Friday, July 23, 2010

The DCS Trading Company bookstore's grand opening is Saturday

The public is invited to the Grand Opening of the DCS Trading Co. (Bookstore), 5144 – Douglas Avenue, Caledonia, WI on Saturday, July 24th, 10am – 6pm. The store is located west of the 4 Mile Road across from Pick’n Save. Nick Cibrario, the author and artist, will read excerpts from his new manuscript, Return to Kathmandu: Murder in the Mountains, at 11:30 am and 2:30 pm (publication this fall). This novel is set in Nepal during the massacre of the royal family, allegedly by the Crown Prince in the spring of 2001. Carl Brecht , the anthropologist, returns to Kathmandu with his daughter, Kathy, to attend a convention prior to the assassination.

Nick will also have a Book Signing of his four novels at $12 each plus tax and an Art Exhibit of his paintings and sculptures at reduced prices. Those purchasing his work will receive a free copy of A Visit to India by Mary Ann Lackovich, poet and photographer. Cibrario wrote the following article.

By Nick Cibrario

When I received a message from Cindy Johnson on my answering machine inviting me to spend the day at her bookstore, I was pleased. She is now the manager of the DCS Trading Co. in Caledonia. Cindy informed me that she loves books and was currently reading Scarpetta by Patricia Cornwell. She had read all 23 futuristic mysteries from The In Death Series by Nora Roberts. She said that her store has many romance and mystery novels with some biographies, autobiographies, children’s books, and a collection of CD’s.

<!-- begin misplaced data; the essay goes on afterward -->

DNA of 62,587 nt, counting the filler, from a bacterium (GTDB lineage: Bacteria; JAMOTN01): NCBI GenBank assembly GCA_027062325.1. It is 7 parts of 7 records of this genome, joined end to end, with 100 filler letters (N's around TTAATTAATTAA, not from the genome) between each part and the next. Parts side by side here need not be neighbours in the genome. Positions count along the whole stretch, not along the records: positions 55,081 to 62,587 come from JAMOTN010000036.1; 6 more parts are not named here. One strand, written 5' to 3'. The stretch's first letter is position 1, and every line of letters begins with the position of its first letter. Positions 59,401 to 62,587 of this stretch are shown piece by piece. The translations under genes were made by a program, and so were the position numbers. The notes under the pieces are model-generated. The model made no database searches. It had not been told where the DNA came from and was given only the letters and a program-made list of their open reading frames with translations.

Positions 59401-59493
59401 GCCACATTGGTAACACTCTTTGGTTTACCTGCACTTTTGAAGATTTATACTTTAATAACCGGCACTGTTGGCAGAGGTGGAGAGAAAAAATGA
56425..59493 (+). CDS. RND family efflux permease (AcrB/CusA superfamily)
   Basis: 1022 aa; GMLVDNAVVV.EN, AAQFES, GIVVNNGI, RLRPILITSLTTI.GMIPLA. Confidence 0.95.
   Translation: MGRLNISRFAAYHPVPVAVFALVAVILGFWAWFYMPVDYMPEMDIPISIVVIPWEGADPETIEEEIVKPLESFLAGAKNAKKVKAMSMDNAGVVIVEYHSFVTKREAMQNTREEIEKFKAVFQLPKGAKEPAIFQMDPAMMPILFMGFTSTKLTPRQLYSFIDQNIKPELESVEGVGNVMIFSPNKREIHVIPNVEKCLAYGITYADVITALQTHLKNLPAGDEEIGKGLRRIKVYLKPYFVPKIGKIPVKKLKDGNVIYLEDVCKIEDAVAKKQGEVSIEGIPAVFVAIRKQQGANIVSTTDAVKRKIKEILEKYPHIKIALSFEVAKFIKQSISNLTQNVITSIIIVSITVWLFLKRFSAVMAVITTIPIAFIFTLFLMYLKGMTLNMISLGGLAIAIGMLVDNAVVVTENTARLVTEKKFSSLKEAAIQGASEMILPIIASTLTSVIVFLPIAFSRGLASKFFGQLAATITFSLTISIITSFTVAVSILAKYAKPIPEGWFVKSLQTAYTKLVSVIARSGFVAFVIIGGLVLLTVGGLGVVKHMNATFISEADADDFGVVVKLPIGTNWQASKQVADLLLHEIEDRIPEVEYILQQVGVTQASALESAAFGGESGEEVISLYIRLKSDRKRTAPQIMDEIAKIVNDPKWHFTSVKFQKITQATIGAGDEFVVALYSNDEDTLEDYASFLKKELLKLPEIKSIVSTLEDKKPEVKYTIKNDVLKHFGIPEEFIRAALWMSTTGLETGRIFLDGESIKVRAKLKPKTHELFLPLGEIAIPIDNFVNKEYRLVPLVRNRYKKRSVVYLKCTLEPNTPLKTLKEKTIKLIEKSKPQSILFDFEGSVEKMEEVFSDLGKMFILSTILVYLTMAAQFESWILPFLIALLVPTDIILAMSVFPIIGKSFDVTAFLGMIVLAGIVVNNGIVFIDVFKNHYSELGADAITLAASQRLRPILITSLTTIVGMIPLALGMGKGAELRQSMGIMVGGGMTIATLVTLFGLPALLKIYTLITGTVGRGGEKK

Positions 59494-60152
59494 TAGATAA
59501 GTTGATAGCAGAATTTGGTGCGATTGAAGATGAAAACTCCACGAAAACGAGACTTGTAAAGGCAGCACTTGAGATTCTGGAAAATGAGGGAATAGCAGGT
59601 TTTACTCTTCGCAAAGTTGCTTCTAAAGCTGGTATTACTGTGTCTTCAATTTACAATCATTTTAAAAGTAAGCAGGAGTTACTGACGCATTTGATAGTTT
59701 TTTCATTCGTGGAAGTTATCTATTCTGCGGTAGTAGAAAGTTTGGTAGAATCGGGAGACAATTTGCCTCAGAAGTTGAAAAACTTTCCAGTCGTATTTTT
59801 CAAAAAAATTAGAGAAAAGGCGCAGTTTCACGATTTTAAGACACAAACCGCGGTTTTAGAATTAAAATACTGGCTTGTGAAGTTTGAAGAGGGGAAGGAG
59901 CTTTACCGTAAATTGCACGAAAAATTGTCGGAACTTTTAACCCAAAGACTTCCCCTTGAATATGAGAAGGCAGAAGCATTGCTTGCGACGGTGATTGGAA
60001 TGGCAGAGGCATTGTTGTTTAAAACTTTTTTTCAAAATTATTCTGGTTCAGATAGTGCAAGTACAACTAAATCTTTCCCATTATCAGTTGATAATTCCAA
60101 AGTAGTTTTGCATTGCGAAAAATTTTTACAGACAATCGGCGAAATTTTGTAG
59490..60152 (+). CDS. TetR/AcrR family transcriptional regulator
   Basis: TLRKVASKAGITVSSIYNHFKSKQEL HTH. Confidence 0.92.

Cindy advised me to visit the place, giving me the directions. From out of town --Take I-94 to Hwy 20 Exit- east. Go several miles. Turn left on Hwy 31 and go north. At the 4 Mile Road turn right. Go east until Douglas Avenue and then turn left. Go north about a city block. Turn left after passing Cricket. (See map below).

As I drove along, I was intrigued by the name DCS Trading Co. I could visualize ships from the British East India Company landing in Bombay (Mumbai) engaging in the spice trade until the Sepoy Mutiny in 1857, which resembled the Boston Tea Party. I thought about Kipling’s Jungle Book, Forester’s A Passage to India, and Fisher’s Gandhi’s Truth. My favorite is Markandaya’s Nectar in a Sieve. There was also Haley’s Roots, dealing with the Dutch East India Company trading and transporting African slaves to the colonies in its ships.

It occurred to me that Caledonia also has a unique history. A friend lent me a copy of Nicholas P. Weber’s Caledonia: Journey to a Village. I discovered that Caledonia had twelve pocket communities. Among them were Husher, Caledonia, Franksville, and at one time Wind Point. My friend said the Kaspers settled in Wind Point. Her Grandfather Kasper married a Simpson, whose ancestors lived in Virginia prior to the American Revolution. The Kasper family had an extensive farm at 3712 North Main, now the Atrium. They earned their living marketing cabbage, apples, and strawberries. The family had dairy cows and chickens for their own use. A Kasper eventually married a Wishau, whose relatives had built the first schoolhouse in the area which had 37 pupils in 1867.